3. Comparative studies on thermochemical characterization of corn stover pretreated by white-rot and brown-rot fungi.

    Science.gov (United States)

    Zeng, Yelin; Yang, Xuewei; Yu, Hongbo; Zhang, Xiaoyu; Ma, Fuying

    2011-09-28

    The effects of white-rot and brown-rot fungal pretreatment on the chemical composition and thermochemical conversion of corn stover were investigated. Fungus-pretreated corn stover was analyzed by Fourier transform infrared spectroscopy and X-ray diffraction analysis to characterize the changes in chemical composition. Differences in thermochemical conversion of corn stover after fungal pretreatment were investigated using thermogravimetric and pyrolysis analysis. The results indicated that the white-rot fungus Irpex lacteus CD2 has great lignin-degrading ability, whereas the brown-rot fungus Fomitopsis sp. IMER2 preferentially degrades the amorphous regions of the cellulose. The biopretreatment favors thermal decomposition of corn stover. The weight loss of IMER2-treated acid detergent fiber became greater, and the oil yield increased from 32.7 to 50.8%. After CD2 biopretreatment, 58% weight loss of acid detergent lignin was achieved and the oil yield increased from 16.8 to 26.8%.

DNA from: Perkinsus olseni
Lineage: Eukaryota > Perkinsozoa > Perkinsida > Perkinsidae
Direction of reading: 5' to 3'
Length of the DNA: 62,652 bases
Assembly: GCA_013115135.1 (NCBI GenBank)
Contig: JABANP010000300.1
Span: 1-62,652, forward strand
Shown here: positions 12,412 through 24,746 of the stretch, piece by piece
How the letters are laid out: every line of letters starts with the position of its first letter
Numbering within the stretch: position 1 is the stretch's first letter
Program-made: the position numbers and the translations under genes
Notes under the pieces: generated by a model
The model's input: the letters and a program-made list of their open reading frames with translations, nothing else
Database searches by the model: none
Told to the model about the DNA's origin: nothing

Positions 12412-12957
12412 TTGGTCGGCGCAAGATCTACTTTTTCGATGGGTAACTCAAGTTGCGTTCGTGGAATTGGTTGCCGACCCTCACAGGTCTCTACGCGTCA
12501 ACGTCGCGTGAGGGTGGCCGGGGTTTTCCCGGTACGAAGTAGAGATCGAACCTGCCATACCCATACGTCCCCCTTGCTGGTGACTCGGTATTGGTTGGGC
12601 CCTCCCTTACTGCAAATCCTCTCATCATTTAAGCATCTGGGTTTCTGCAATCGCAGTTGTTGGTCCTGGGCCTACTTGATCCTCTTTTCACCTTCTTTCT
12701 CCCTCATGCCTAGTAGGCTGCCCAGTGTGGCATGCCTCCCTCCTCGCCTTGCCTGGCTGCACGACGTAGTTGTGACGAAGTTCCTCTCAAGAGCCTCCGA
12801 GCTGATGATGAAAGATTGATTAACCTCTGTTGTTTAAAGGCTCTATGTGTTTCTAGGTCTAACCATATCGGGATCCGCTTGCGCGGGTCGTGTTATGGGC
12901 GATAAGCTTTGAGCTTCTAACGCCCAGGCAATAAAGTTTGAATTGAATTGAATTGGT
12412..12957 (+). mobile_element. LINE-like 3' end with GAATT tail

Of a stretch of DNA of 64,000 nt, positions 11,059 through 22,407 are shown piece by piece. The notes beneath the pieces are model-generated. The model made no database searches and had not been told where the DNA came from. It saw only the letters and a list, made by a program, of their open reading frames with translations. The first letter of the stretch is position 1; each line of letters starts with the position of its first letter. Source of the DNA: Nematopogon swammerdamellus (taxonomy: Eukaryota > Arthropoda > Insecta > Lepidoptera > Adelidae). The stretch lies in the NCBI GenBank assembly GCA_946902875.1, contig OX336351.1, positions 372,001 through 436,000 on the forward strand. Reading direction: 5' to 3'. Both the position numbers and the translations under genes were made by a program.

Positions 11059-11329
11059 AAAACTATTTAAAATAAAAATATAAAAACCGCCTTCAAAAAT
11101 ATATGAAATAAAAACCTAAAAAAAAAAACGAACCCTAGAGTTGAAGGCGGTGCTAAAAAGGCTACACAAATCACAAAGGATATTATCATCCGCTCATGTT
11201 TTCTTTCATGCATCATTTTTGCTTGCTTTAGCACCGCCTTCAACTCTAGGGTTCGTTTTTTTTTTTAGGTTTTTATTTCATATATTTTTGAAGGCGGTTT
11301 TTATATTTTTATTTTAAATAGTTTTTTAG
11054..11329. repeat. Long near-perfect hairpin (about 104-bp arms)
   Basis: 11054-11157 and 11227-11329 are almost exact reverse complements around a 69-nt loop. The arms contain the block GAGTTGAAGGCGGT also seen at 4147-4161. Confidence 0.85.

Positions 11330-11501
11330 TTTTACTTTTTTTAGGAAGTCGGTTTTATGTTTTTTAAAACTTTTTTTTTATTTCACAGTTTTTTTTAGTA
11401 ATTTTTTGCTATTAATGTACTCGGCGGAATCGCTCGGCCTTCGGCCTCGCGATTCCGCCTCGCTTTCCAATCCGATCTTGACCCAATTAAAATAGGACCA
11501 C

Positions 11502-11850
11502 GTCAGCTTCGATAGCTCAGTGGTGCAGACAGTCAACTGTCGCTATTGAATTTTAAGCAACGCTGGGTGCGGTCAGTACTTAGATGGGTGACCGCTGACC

4. Draft Genome Sequence of the Plant Pathogen Dickeya zeae DZ2Q, Isolated from Rice in Italy.

    Science.gov (United States)

    Bertani, Iris; Passos da Silva, Daniel; Abbruscato, Pamela; Piffanelli, Pietro; Venturi, Vittorio

    2013-11-07

    Dickeya zeae is an emerging rice (Oryza sativa) pathogen causing bacterial foot rot. Related pathogens affect maize (Zea mays) and potato (Solanum tuberosum) and a variety of important ornamental and floral plants. Here, we present the draft genome sequence of D. zeae DZ2Q, an isolate obtained from rice grown in Italy.

  5. Draft Genome Sequence of the Plant Pathogen Dickeya zeae DZ2Q, Isolated from Rice in Italy

    OpenAIRE